Also Added September 24, 2010
TENNIS COURTS at NORTH GRANT PARK...by STEPHEN Z. COHEN PH.D.
PROBLEMS WITH THE CURRENT COURTS:
- Four three-court units spread out too far.
- The far (south) 6 courts are too far from the clubhouse; too difficult for players to interact when necessary with staff or facilities (toilets, snacks, etc.).
- Night lights are positioned at end of courts blinding players. Light should originate from the sides, not into the players’ eyes. - Inadequate drinking fountains. Water should be available for every few courts and near the courts or within the courts.
- No benches for players to rest at the court.
- No place for player bags and gear.
- No windscreen which is necessary for protection from the constant wind near the lake shore.
- Park District takes a lazy approach to player usage. (1) Cost is too high. All city courts except Diversey are free. (2) No effort is made to create an on-going club atmosphere where enough players become part of a players contingent who can show up and create singles and/or doubles match-ups. The current approach cares only for renting courts to the pre-arranged pairs. No sense of a club atmosphere exists that way.
- In the courts first 2 years, the court managers communicated with the 3 buildings then, and held evening and weekend tennis parties. These created some mini tennis clubs among the neighbors and developed interest in the courts. This approach was abandoned and the lazy attitude of being satisfied with renting courts to pre-callers became the permanent policy. Very little court use has resulted. (Visit the courts at any time and most are unused.)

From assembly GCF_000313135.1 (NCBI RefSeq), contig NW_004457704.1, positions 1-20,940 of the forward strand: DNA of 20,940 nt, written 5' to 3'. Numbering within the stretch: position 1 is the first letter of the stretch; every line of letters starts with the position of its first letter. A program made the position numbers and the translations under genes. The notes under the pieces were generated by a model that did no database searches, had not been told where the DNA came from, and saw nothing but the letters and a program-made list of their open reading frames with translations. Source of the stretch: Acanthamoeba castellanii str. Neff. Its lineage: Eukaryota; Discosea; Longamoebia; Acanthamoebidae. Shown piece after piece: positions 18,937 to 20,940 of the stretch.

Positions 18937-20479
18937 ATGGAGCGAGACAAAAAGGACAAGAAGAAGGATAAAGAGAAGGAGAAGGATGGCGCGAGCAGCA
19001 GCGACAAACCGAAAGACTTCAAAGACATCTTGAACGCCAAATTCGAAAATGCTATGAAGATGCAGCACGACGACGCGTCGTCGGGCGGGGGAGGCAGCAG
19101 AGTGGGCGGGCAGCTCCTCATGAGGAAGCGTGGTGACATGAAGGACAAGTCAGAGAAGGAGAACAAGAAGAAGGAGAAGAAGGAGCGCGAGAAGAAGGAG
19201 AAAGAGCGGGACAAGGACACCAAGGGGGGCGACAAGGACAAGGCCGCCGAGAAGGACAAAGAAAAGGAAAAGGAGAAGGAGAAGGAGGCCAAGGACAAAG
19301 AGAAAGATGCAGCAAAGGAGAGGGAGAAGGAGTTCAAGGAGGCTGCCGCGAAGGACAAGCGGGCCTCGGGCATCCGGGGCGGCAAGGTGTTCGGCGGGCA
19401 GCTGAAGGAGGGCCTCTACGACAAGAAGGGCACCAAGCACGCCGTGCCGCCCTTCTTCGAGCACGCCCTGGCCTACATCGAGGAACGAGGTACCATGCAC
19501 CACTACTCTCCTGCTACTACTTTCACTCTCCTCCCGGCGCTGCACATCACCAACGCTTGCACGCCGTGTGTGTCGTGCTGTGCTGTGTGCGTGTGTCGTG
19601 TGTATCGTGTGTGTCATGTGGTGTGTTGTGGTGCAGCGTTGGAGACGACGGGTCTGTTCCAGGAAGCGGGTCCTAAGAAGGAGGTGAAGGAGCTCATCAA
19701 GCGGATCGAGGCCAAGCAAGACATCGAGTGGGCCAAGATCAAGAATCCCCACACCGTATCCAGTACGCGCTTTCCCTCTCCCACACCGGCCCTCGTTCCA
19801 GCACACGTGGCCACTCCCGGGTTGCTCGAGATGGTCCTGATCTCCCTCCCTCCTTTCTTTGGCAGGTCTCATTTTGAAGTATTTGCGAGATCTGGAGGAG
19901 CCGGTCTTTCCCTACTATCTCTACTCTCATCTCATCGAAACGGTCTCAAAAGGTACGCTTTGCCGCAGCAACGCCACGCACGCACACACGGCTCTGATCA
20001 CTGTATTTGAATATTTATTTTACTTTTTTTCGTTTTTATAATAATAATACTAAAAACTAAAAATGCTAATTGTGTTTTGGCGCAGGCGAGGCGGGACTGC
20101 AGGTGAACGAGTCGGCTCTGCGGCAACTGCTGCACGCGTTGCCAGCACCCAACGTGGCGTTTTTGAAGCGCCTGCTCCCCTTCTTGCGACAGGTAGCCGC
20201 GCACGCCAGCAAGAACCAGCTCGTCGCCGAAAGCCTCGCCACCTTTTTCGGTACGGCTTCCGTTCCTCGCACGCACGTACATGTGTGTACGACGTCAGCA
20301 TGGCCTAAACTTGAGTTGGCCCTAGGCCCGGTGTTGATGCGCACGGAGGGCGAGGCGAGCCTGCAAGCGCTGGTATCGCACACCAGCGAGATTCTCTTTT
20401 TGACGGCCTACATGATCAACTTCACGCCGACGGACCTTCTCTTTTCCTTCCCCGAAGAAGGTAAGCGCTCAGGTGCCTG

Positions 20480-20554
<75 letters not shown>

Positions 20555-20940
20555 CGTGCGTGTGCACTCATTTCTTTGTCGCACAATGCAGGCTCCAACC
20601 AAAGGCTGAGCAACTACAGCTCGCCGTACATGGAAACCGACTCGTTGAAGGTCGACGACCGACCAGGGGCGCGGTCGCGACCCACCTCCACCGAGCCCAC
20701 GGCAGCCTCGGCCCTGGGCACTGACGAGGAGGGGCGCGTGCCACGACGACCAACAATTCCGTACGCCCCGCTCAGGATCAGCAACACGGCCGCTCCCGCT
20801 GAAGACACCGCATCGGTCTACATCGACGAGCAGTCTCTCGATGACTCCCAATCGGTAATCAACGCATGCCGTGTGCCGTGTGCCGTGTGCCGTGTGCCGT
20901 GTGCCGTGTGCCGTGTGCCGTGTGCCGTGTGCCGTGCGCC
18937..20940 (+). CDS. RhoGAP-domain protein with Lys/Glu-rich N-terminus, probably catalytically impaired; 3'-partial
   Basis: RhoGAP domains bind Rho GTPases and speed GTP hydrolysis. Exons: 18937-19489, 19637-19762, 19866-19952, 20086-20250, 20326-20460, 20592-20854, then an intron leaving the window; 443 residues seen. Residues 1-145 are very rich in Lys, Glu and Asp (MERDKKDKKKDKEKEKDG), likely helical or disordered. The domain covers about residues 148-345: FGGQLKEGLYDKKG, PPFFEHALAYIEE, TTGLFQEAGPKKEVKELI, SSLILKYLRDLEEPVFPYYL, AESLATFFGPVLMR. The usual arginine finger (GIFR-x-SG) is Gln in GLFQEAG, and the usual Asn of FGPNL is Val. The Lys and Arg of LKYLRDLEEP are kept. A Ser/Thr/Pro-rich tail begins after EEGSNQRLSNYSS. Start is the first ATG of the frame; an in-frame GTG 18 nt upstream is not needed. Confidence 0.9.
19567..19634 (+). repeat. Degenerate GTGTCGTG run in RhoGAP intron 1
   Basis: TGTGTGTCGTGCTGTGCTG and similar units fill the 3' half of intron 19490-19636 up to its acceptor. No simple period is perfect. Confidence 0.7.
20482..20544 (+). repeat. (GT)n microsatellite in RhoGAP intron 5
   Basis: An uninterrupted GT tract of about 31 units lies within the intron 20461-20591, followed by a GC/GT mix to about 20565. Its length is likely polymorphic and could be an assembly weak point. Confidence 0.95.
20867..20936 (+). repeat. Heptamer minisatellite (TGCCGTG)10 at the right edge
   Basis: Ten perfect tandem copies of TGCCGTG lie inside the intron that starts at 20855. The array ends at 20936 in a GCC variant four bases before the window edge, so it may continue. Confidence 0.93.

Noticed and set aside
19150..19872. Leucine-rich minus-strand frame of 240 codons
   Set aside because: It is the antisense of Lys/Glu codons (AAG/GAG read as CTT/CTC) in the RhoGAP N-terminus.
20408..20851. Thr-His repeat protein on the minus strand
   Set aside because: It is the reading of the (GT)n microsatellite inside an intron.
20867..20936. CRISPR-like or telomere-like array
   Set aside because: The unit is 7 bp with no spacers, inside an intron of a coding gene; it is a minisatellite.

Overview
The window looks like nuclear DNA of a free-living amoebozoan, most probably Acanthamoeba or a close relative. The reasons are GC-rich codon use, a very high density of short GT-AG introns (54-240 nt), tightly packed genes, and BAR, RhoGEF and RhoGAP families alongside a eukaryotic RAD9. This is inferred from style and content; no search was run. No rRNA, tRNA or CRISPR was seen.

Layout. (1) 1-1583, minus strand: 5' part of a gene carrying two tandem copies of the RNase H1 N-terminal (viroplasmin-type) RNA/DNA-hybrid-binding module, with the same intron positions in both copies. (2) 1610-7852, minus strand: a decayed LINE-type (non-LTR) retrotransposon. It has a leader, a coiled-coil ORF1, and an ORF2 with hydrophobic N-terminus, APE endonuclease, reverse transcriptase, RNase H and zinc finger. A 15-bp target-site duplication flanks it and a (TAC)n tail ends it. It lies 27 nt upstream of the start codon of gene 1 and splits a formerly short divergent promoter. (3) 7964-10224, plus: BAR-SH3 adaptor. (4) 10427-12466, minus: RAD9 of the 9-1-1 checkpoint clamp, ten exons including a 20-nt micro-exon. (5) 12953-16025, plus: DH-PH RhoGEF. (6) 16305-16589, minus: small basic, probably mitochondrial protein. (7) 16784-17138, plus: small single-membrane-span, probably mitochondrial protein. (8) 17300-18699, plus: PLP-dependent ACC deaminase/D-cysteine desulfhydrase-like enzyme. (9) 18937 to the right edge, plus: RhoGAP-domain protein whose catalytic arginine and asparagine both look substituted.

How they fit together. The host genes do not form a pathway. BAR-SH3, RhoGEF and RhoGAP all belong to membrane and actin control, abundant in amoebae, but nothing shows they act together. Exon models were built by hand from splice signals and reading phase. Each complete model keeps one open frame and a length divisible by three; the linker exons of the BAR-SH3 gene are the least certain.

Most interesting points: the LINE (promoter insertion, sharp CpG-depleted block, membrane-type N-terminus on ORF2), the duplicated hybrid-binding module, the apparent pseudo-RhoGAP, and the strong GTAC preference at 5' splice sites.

(I live across the street, yet play everyday – elsewhere – and have not used the Grant Park courts for more than 30 years -- except in the first year or so after they were built. With the growth of the New Eastside community, an outreach effort could create a presence of large numbers of players who could use the courts as a “drop-by-and-find-a-game“ club atmosphere. If people could be assured that there would be player groupings available, they would be willing to pay for monthly or full summer season memberships. The public/private club at Diversey Courts is a model of that approach.)
SUGGESTIONS FOR THE NEW COURTS:
- Position all courts near each other.
- Position all courts as close as possible to the clubhouse.
- The clubhouse should have chairs, tables, water, toilets, refreshments, administration counter, equipment for sale and/or for rent, and a changing area.
- Water fountains should be right at the courts.
- Benches at the courts.
- Racks for bags and equipment.
- Night lights positioned correctly, at sides. Lights exist elsewhere where the players can switch them on for use, and off when finished. Currently all courts are lit up even when no one is using them – a terrible waste of energy.
- An outdoor area near the courts should be created with chairs and tables, under some sort of shaded overhang where players can sit and watch, wait for court time, relax after play, etc. and where the necessary development of a sense of group belonging can be nurtured.
- Currently the pros see their job as simply teaching a class (perhaps as a way to augment income). Pro activity should include recruitment from the nearby community, creating individual building clubs, tennis mixers, creating different player groups based on an evaluation of player abilities and building groups for beginners, 2.5, 3.0, 3.5, 4.0, etc. (standard currently used player skill levels).